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Presenting the traditional semolina pudding in laddoo form, I am pretty sure that you will enjoy making them for Maha Shivratree. Garnished with flaked almonds, toasted coconut and raisins, these laddoos are subtly flavoured with cinnamon and cardamom, my two favourite sweet spices. You will only need one pan for this quick and easy recipe which is well within the range of any novice cook and the best thing about it is that you can easily adjust the ratio of coconut, sugar, nuts and dried fruit until the proportions are just right for you.



1 cup fine semolina/greo

1/3 cup raisins or sultanas

1/3 cup coconut flakes

1/3 cup almond flakes

1 tablespoon ghee or butter

1/3 cup caster sugar

1/3 cup milk powder

1 2/3 cups cold water

1/2 teaspoon cinnamon

1/8 teaspoon cardamom


  • In a heavy pan, roast semolina until it turns few shades darker. Stir regularly as it can scorch easily. Remove from heat.

  • Melt ghee or butter in the same pan over low heat. Add raisins and cook until plump, then add the coconut and almonds.

  • Cook until lightly browned and fragrant. Add milk powder, sugar, spices and water to the mixture and bring it to the boil.

  • Carefully add the semolina and stir it vigorously until it absorbs all the liquid and no longer sticks to the sides of the pan.

  • Remove pan from heat and cool slightly. Shape the mixture into lemon-sized balls. Makes about twenty semolina laddoos.

Semolina Laddoos

Way healthier than the syrup soaked or ghee laden classic Indian sweets, the idli is a humble offering of South Indian cuisine where they are traditionally found on the breakfast menu in either sweet or savoury forms. I have yet to come across a savoury Mauritian idli since we do not have the habit of eating sambar or chutney early morning. The sweet fluffy idli I know is made from steamed semolina/greo instead of fermented rice. This easy recipe will allow you to master the art of making idlis after a few trials, the key is to determine how many minutes your pressure cooker takes to convert the thick, coconut flavored batter into beautifully soft idlis. I should be thanking my dear friend, Naai, who got me this idli mould as a New Year gift years ago. If you are not as lucky, you can still make idlis of any shape in ramekins, muffin pans or aluminum foil cups!



2 cups semolina

3/4 cup milk powder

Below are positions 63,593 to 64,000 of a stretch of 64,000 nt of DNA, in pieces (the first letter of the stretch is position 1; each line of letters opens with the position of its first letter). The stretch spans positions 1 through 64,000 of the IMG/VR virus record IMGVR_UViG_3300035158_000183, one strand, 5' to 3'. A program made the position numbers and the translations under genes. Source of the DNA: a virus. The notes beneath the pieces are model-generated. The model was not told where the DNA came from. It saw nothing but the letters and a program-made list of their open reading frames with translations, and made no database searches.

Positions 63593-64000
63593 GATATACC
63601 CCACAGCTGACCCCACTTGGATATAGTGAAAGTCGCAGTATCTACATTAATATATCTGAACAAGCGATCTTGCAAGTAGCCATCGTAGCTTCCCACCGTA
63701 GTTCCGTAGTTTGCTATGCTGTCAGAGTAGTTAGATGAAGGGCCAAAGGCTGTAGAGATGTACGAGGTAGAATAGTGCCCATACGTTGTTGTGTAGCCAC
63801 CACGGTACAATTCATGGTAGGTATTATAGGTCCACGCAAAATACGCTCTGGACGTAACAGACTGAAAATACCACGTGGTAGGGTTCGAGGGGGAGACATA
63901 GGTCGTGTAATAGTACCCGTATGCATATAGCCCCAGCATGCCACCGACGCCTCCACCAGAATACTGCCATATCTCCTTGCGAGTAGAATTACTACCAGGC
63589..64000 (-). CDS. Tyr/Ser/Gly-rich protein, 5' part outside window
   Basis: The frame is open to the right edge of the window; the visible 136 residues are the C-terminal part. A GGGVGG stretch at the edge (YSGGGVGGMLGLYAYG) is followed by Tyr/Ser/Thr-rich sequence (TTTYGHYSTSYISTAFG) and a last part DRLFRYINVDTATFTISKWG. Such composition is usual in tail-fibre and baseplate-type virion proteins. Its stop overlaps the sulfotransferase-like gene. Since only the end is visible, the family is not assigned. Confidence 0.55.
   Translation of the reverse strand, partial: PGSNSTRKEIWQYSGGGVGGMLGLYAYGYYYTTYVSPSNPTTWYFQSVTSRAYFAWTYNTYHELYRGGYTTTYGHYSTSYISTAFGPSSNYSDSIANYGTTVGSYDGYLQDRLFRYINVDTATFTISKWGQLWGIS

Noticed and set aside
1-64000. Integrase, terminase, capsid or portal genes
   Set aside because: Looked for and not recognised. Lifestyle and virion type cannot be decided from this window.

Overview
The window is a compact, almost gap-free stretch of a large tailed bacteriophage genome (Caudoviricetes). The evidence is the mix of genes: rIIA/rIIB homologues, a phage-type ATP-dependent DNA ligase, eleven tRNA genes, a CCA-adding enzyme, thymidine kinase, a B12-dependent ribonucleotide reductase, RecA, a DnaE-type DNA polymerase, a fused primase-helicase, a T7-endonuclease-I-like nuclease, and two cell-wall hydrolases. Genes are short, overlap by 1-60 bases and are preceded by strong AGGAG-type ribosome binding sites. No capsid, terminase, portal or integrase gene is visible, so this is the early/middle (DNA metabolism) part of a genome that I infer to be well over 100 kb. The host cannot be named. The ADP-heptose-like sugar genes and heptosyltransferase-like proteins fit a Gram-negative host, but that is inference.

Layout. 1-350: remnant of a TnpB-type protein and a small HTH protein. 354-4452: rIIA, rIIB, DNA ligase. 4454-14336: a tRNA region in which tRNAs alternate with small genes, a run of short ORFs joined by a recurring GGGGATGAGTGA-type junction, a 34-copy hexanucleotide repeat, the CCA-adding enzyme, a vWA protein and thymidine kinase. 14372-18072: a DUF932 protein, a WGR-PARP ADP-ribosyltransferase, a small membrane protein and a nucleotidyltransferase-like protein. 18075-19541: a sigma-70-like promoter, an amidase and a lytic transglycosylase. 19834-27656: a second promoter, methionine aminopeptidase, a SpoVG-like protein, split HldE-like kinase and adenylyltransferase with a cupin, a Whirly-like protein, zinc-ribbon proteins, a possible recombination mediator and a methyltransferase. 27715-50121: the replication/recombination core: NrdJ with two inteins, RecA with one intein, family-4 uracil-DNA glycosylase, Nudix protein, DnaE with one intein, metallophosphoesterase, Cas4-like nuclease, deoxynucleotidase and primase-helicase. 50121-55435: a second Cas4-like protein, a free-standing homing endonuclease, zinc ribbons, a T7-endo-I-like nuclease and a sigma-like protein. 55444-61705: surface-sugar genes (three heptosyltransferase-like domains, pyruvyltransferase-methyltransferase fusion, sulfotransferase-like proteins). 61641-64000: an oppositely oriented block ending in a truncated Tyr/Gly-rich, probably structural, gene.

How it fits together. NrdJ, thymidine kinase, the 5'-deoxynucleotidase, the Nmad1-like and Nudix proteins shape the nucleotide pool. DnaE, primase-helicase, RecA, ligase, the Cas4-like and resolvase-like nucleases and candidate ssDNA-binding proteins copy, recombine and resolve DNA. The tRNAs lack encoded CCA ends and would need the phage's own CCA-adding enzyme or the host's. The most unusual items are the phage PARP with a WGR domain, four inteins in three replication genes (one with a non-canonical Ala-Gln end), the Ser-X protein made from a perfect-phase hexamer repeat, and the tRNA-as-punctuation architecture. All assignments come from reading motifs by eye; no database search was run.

2 tsp baking powder

1/2 cup caster sugar

1/4 cup butter, melted

1/4 cup coconut flakes

5 cardamom pods, crushed

1/2 to 2/3 cup lukewarm water


  • Combine the dry ingredients in a large mixing bowl and add water until the mixture turns into a thick smooth paste.

  • Lightly grease the plates of an idli mould with butter or oil and fill with batter. Smooth the surface with a wet finger.

  • Place idli mould in a pressure cooker filled with 2 cups water and cook over moderate heat for about 20 minutes.

  • Carefully release steam and remove idli mould from pressure cooker. Unmould idlis and serve hot. Makes 20 pieces.

Fluffy homemade idli

Ganesh Chaturthi, the birthday of Lord Ganesh, is celebrated with much fervor among hindus, especially people of Maharashtrian descent, and involves welcoming the Ganpati in their homes in the form of earthen or clay murtis/ statuettes. In addition to prayers, womenfolk also get busy in preparing coconut-filled delicacies as Ganesh is said to have a liking for such sweets. Last year, it took a lot of hard work to get my modaks right but this time I’m going for something much simpler. Kanawla, a small, deep fried dumpling, is usually made in large amounts and distributed on the occasion of Ganesh Chaturthi after the visarjan ceremony. I added raisins and almonds to the traditional coconut filling along with a bit of milk to make it moist and syrupy. The kanawlas did not keep for long and had to be eaten right away but I’m pretty sure no one minded.



For the Dough

1 cup all purpose flour

1/4 cup semolina

1 tbs unsalted butter

5-6 tablespoons fresh milk

For the Filling

1 cup coconut flakes, toasted

1/2 cup white granulated sugar

1/4 cup semolina, roasted

5 cardamom pods, crushed

1/8 cup almonds, finely chopped

1/8 cup raisins, lightly sautéed

2 tbs fresh milk, optional


  • Combine flour and semolina in a mixing bowl and rub in butter till the mixture looks like fine breadcrumbs.

  • Add milk, 1 tablespoon at a time, and knead lightly until the dough comes together into a soft, pliable ball.

  • Cover and set aside while you prepare the filling. Combine coconut, sugar, semolina together in a bowl.

  • Add cardamom, chopped almonds and raisins. Stir in milk if you do not want the mixture to be too dry.

  • Roll out dough on a flat, even surface with a rolling pin and cut out circles around 3-4 inch in diameter.

  • Place around 2 teaspoons of filling in the centre and bring ends together to seal. Press well with fingers.

  • Heat 1 cup oil in a large frying pan or karai. Gently lower the kanawlas in the hot oil to avoid splashing.

  • Cook over moderate heat until the dough changes colour slightly but should not turn golden or brown.

  • Flip over and cook on the other side. Remove them with a slotted spoon and drain well on paper towels.

  • Kanwalas should be crisp on the outside. Keeps fresh in an airtight container for 1-2 days. Makes 20 pieces.

Happy Ganesh Chaturthi

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